This is the last section from the People component of chapter 2 of my thesis. It is an attempt to derive some lessons from the previous sections that are relevant to the practice of e-learning.
This leaves me with two components of the Ps Framework to go and Chapter 2 is complete – at least to first draft stage. The two remaining are Product and Pedagogy. I believe both should be fairly quick ones to write, hopefully I’m right.
Lessons for e-learning from People
The previous sections have examined various aspects associated with the People involved with e-learning. This has included descriptions of the characteristics of the people (Students, Academic Staff, Leaders and Managers and Support Staff) involved with e-learning (Section 2.1.1); the chasm (Section 2.1.2) that exists between the visionaries and the pragmatists; and some notions of rationality (Section 2.1.3). This section draws on those descriptions to identify some potential lessons for the practice of e-learning within higher education.
People mean variety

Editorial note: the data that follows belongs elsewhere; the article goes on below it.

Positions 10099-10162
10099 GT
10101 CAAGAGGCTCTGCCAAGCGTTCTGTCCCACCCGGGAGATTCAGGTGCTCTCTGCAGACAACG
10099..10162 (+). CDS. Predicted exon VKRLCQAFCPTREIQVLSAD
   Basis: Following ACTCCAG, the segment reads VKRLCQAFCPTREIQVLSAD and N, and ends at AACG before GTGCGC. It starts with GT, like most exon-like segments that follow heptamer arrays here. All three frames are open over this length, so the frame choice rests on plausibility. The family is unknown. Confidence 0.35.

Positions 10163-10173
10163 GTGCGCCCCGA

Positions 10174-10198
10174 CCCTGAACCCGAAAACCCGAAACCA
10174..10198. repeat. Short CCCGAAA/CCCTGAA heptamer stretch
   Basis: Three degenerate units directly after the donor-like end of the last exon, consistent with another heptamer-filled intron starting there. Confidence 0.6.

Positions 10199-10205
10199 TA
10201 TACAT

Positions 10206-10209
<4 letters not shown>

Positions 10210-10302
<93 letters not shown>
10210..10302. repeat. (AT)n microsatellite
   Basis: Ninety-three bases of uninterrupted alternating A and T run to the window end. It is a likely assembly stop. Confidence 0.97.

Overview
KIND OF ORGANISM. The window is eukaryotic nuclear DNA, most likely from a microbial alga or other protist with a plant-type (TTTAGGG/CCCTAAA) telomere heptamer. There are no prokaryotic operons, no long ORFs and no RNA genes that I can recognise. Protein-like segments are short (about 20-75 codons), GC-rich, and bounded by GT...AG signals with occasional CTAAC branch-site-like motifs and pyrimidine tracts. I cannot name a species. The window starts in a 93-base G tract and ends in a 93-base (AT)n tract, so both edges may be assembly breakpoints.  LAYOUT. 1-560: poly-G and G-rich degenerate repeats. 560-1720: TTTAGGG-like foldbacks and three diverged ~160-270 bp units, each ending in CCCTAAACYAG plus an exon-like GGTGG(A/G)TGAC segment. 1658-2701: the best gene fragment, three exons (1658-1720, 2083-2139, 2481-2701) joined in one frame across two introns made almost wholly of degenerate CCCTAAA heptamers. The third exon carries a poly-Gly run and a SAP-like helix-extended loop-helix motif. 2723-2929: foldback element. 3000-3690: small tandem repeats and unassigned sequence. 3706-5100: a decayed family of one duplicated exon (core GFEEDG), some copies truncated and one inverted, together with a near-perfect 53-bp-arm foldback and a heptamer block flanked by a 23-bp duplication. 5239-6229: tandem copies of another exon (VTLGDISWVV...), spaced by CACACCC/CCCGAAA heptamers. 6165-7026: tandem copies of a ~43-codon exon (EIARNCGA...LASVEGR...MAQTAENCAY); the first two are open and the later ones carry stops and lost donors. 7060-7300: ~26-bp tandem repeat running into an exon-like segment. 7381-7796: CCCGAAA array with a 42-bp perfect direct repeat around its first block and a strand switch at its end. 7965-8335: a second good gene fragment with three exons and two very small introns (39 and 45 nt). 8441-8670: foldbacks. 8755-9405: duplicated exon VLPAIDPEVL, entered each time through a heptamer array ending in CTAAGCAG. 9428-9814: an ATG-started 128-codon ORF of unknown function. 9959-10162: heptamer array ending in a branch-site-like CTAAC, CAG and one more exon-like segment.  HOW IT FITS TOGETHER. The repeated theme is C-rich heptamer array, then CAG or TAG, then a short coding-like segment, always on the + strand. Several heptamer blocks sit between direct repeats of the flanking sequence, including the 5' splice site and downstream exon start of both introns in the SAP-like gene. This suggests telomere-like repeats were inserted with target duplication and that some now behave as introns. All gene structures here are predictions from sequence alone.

The perceptions and beliefs around technology and learning and teaching play a significant role in the adoption and use of e-learning (Jones, Cranston et al. 2005; Stewart 2008). Different groups of people – academic staff, students, management and information technology practitioners – within the same institution will bring different and often conflicting views (Luck, Jones et al. 2004) or technological frames (Orlikowski and Gash 1994) to organizational information technology projects such as e-learning. Even within groups (e.g. students or academic staff) there is incredible variation in needs, requirements and tastes (McCormack and Jones 1997). In fact, increasing diversity within the student body is one of the defining trends in modern higher education. Additionally, changes in the context of higher education (see Place crossref) are increasing diversity between academics. More generally, individuals within an organisation will vary greately in their willingness to adopt an innovation like e-learning (Jones, Jamieson et al. 2003).